Jeff Bezos left his profitable position at an investment bank to create a startup company back in 1994. Amazon was able to rake in around $610 million as of 1998 from just being an online bookstore. Eventually, the company expanded by allowing third-party sellers on this platform to pave the way for consumers to access unique and rare items online. The success of Amazon may also be grounded in its marketing and sales tactics.
Scott D. Clary
Host of The Success Story Podcast | Founder/CEO @ROIOverload | Forbes, Hackernoon, Startup
Before blasting off to space, Jeff Bezos was a regular guy. He had an office job and even hated it too!
Bezos was a former Wall Street hedge fund executive who analyzed the greater possibilities of investments via the internet. Examining the trends led him to realize that there was vast potential for growth and sales on the Web.
He then quit his job and let this entrepreneurial spark guide him to the development of one of the most successful companies in the world: Amazon.
Seeing how big of a platform Amazon currently is, it is mind-blowing to think about its beginning.
The Garage Bookstore
Jeff Bezos left his profitable position at an investment bank to create a startup company back in 1994. After thorough research, he made a list of what possible products could be lucrative to sell once they went online.
With a degree in Computer Science and Electrical Engineering and a handful of staff at bay, he initially launched Amazon as an online bookstore from his garage.
The company’s name was inspired by the largest river in the world — akin to Bezos’ aspiration to become the largest bookstore worldwide.
This move was, in fact, a marketing strategy since it would always be listed higher in numerous alphabetized lists, thus garnering more attention.
Initially, Amazon was able to rake in around $610 million as of 1998 from just being an online bookstore. Eventually, the company expanded by allowing third-party sellers on this platform to pave the way for consumers to access unique and rare items online.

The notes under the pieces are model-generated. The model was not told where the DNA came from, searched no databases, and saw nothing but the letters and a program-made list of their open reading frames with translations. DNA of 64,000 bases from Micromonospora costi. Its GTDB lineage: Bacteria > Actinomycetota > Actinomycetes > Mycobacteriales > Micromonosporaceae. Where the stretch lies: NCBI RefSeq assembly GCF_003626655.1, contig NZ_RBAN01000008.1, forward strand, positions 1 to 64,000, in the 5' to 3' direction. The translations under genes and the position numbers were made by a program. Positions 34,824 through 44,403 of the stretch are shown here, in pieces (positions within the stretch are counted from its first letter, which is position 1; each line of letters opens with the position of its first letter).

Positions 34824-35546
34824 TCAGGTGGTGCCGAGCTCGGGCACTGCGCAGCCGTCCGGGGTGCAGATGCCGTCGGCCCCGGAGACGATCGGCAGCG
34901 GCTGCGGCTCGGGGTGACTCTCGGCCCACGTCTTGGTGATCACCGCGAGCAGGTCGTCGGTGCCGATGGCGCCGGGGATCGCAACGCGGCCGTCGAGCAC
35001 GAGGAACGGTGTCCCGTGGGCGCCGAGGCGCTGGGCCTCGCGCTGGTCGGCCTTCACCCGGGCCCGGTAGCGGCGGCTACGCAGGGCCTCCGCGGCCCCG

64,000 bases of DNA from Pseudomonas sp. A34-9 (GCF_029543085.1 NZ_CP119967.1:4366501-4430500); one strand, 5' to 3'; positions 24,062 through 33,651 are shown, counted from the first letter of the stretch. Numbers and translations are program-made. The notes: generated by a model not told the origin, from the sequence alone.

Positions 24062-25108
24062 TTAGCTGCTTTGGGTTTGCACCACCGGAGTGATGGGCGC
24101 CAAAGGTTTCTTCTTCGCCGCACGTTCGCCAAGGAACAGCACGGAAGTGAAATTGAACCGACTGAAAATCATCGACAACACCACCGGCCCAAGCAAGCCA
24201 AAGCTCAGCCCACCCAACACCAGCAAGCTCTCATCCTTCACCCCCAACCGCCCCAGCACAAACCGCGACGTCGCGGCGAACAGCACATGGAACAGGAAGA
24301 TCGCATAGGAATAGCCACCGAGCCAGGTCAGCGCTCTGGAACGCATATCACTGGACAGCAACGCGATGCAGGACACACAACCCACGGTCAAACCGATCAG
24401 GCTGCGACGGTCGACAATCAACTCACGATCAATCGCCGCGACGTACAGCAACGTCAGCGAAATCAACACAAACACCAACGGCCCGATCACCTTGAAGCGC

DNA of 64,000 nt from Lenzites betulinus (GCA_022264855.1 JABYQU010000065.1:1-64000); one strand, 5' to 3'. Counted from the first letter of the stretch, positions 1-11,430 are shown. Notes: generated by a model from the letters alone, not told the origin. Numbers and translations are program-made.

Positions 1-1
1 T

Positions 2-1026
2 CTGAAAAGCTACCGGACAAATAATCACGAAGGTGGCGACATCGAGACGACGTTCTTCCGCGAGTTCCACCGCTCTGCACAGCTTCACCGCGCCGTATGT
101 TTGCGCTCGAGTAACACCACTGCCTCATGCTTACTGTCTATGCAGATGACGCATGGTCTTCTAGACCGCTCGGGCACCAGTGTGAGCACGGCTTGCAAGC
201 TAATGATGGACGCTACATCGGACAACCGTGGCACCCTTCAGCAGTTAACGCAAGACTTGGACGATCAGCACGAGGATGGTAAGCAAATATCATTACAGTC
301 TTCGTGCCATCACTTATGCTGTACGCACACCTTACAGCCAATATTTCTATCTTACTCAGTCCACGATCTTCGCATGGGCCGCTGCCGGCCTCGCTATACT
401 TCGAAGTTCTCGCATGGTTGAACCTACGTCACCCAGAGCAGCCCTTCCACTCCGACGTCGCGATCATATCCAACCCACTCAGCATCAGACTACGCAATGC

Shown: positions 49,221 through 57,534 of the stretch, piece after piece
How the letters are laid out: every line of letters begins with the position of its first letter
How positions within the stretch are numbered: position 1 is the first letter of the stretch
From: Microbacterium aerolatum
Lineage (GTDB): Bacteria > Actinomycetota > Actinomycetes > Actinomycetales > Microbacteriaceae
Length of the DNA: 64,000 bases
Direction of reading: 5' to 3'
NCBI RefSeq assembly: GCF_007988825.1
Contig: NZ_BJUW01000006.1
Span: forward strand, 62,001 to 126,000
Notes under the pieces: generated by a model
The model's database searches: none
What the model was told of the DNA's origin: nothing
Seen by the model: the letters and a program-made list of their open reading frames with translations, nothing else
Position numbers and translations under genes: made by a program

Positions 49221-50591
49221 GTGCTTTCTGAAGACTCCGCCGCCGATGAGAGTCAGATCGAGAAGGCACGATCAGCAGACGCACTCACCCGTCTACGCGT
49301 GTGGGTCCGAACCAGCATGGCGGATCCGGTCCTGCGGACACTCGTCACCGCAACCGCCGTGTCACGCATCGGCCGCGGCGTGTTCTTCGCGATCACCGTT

Since then, Amazon has become the web giant we know and love today.
Amazon currently has merchant partnerships with multiple companies, logistical services, and even numerous product lines and services. Because of its various products, the company’s market value as of 2021 has become $1.557 trillion.
How the Business Came to Be
This company used strategies to set itself apart from its competitors. We’ll examine some of them now:
“Get Big Fast” Mindset
Intending to be the largest online bookstore back in 1994, Bezos implemented the “Get Big Fast” Strategy. This maximized the growing potential of the internet by allowing third-party sellers to start selling electronics, video games, software, toys, games, and home items.
Below are the three main concepts under this mindset:
1. Personalization Equals Profitability
Despite the growth Amazon has acquired over its first few years, it still was a common online platform. So to set it apart, Amazon fine-tuned its online services to allow the platform to recommend new products based on the algorithm of a consumer’s purchase history and data from similar buyers of each item.
2. One-Click Buying
Back then, Amazon had its leverage to make sure consumers felt they were directly purchasing from Amazon despite the number of sellers.
But how does one-click buying fit into this picture? Unlike its competitors back in the day, Amazon allowed its consumers to complete their payments or transactions without leaving the platform. This created a user-friendly environment that fostered convenience and ease at just a click of a button.